The work of learning leaders may revolve around building organizational knowledge and skill development crucial to company success, but new research shows few are educating employees around smaller, seemingly innocuous behaviors that can have costly implications.
According to Verizon’s 2015 Data Breach Investigations Report, an organization’s employees account for more than 50 percent of its data breaches. Sadly, it’s no wonder, considering 35 percent of enterprise employees don’t think data security is their responsibility, and 60 percent can’t distinguish between confidential and nonconfidential files, though 70 percent of employees do have access to and use confidential company files — according to research conducted by security software developer CoSoSys.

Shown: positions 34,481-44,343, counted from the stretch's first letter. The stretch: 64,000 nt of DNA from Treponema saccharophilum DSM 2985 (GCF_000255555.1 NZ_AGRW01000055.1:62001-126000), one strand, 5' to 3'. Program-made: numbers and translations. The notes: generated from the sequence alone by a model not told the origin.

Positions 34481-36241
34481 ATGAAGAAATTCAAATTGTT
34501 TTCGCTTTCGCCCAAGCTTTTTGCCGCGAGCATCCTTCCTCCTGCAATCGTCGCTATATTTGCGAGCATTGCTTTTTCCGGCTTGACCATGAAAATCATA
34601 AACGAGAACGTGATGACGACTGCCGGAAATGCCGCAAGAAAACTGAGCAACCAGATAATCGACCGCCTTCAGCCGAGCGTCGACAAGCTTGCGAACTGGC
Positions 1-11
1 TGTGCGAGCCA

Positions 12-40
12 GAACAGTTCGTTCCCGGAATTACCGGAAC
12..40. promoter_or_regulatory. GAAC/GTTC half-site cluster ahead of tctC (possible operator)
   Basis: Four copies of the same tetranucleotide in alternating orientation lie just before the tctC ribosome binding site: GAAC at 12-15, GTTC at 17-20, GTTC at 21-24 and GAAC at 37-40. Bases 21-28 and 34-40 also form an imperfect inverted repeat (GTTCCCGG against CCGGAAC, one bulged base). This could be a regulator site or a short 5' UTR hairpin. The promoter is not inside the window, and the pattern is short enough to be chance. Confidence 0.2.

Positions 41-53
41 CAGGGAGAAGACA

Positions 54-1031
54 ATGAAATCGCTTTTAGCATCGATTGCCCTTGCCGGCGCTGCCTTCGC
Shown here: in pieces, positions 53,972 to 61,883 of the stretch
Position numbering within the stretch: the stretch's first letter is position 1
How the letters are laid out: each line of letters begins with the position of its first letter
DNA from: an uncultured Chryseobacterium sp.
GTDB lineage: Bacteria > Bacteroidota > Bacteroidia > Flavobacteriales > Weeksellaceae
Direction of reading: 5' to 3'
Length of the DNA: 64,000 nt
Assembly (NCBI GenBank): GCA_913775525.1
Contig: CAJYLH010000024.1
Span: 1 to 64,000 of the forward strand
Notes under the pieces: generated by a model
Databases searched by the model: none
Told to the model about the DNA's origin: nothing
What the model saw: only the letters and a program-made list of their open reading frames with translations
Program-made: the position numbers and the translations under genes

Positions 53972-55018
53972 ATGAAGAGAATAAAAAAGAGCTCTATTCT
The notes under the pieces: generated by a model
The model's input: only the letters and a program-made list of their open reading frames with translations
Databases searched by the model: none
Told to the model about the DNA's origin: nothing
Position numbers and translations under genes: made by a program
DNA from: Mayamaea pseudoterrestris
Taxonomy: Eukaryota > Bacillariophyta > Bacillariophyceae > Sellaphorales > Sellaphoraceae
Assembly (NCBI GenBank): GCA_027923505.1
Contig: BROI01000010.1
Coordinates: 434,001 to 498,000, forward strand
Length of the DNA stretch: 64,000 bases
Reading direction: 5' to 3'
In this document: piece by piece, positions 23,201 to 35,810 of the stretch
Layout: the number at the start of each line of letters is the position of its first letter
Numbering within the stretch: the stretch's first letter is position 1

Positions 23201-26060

Anything like an employee opening up an email attachment from a suspicious sender, downloading an unapproved application for a convenient work-around, or unknowingly sharing private company information with an outsider can open up the door for trouble. Some of the more well-known data breaches — of companies like the NSA, Target and Sony — are believed to have been caused by insiders, and the fallout adds up whether the compromised business is big or small. Verizon calculated an expected cost of $254 per record for breaches involving 100 records, meaning close to half a million dollars for 100,000 records lost.
To reduce their vulnerabilities, ITProPortal.com, a U.K.-based IT resource website, suggests companies create customized data security training for employees. Data security behaviors aren’t one-size-fits-all because different employees do different work.
“The content must be rendered effective by simplifying and tailoring it to the employee being taught so that they understand clearly what is at stake, and feel confident they understand what needs to be done to protect themselves and the company,” ITProPortal.com reported.
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